Little Joe built a house out of straw. Hoss built a house out of wood. Adam built a house out of brick.
Wait, why are pigs building houses? Don’t pigs live in the yard, next to the slop? This story makes no sense.
Okay, well anyway, then here comes a wolf. First he goes to Little Joe’s house and knocks on the door. No answer. Probably because the house is made out of straw and if you knock on straw it doesn’t make a very loud noise.
“Hey little pig,” said the wolf, “let me in.”
“Not by the hair of my chinny chin chin,” said Little Joe. Man, that’s kind of rude. What if the wolf just needs to use the phone to call AAA or something?
“Then I’ll huff and I’ll puff and I’ll blow your house down,” threatened the wolf. Well, I would just go to the next house, but I guess wolves are sensitive about rejection.
“Go ahead,” said Little Joe because Little Joe was the dumbest.
The wolf blew Little Joe’s house down.
Little Joe ran next door to Hoss’s house, which was made out of wood. The wolf followed and did the whole “knock, let me in, blow your house down” thing. So Little Joe and Hoss run to Adam’s brick house. I bet Adam was super sarcastic about it too, all, “oh sure, NOW you want to live with me.”
You know, it also makes no sense that the wolf couldn’t catch the pigs when they were running from house to house. Aren’t wolves pretty fast? Maybe the wolf had a sore leg.
“Knock knock,” said the wolf.
“Who’s there?” asked Adam.
“Candygram,” said the wolf.
Oh god, I’m so tired and I can’t remember this story at all.
“I’ll huff and I’ll puff yadda yadda yadda,” said the wolf.
The wolf huffed and puffed, but the house was made out of brick so you know the rest. Then the wolf decided to go down the chimney. He really wanted to come in.
“Quick,” said Adam to his two half-brothers, “let’s build a fire and start this big pot of water boiling and when the wolf climbs down the chimney, he’ll fall in the water and die and this is a children’s story!”
But Hoss and Little Joe were lazy and slow and Adam wasn’t all that bright either because a wolf can climb down a chimney a LOT faster than you can get a pot of water boiling, so really all that happened was that the wolf took a lovely warm bath and then once he was all clean, he got out of the pot of water and ate the pigs.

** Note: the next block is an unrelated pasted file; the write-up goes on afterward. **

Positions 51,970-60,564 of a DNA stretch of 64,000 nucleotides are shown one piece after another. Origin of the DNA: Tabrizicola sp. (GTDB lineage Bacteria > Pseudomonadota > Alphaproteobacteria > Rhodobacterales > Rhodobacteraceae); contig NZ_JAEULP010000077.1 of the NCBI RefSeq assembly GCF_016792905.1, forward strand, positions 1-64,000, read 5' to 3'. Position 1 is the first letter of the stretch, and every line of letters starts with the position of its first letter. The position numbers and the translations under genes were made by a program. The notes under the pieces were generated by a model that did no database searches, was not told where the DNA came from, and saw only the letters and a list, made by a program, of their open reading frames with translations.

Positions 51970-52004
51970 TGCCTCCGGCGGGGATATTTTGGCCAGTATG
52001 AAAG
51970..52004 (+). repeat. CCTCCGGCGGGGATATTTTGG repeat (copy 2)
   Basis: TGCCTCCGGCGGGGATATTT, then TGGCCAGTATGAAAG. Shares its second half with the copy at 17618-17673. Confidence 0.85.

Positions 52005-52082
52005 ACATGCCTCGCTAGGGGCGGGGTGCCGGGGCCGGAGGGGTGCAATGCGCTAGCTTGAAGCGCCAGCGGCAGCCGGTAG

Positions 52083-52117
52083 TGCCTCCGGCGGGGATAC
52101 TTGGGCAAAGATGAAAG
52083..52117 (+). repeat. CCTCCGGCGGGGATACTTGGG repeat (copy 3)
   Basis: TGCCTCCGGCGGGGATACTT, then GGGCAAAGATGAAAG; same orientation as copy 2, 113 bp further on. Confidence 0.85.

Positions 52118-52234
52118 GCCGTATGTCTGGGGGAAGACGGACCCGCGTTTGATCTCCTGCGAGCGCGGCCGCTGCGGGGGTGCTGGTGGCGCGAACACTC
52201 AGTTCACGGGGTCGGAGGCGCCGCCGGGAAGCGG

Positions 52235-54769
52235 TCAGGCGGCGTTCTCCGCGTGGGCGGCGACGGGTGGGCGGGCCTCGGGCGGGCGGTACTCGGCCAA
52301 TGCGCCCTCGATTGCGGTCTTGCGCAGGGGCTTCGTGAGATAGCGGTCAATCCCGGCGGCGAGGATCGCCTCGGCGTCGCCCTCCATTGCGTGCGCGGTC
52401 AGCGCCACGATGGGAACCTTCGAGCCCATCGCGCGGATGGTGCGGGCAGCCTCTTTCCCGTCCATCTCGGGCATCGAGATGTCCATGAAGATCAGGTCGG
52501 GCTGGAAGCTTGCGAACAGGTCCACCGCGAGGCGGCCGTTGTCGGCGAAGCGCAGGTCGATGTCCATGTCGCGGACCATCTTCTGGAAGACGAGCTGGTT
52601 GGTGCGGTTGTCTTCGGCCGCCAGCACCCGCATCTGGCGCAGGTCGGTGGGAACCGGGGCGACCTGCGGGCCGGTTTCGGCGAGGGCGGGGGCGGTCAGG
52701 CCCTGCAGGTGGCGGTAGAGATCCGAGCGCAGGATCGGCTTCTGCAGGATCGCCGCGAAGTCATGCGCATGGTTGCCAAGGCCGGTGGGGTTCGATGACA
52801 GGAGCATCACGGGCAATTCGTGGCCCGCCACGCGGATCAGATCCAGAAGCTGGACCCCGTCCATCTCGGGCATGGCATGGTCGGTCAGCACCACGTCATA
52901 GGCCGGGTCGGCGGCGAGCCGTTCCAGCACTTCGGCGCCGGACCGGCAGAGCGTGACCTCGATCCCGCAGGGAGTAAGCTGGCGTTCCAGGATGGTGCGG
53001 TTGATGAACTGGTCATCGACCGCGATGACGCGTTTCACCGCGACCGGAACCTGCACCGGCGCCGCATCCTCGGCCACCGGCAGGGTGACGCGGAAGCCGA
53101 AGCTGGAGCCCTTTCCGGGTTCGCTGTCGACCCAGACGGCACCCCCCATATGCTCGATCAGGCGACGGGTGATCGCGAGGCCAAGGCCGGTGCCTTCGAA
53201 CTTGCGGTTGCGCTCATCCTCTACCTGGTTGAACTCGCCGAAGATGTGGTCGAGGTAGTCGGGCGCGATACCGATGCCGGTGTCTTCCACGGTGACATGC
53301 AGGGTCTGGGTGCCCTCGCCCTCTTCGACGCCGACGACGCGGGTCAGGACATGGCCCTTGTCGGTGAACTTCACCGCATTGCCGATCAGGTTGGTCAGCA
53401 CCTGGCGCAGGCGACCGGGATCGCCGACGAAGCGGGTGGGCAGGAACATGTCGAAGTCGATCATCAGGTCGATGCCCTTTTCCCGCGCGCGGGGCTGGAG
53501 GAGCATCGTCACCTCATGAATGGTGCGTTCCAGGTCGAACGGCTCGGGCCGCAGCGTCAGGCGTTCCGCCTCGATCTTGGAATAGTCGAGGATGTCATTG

In an effort to post more, I am going to post more. (The preceding sentence will later prove to be patently untrue.) Today’s topic comes to you courtesy of The Daily Post, which supplies writing prompts to those of us who have no ideas whatsoever.
Today’s topic is Do You Believe in Magic? which is at least better than that What Kind of Tomatoes Are Your Favorite Kind of Tomatoes? prompt. The assignment is, “you have been transformed into a mystical being who has the ability to do magic. Describe your new abilities in detail. How will you use your new skills?”
In detail: magical powers, I have them.
My immediate first thought was that there would be no more homeless cats and dogs. And because I’ve watched Twilight Zone episodes and Alfred Hitchcock movies and read O. Henry and seen those Toyota Rav4 commercials, I know that you have to specify that this means that all homeless cats and dogs would now get homes, that they would be good homes, that they would be happy and warm and fed, that no one else suffers as a result of all formerly homeless animals getting homes, and also you have to say, “and not just cats and dogs but also all hamsters and tame rabbits and all other animals that don’t do well outside and, oh yeah, humans.” Because if you just thoughtlessly say, “no more homeless anything,” then probably what results is some kind of horrific interspecies plague that decimates the planet.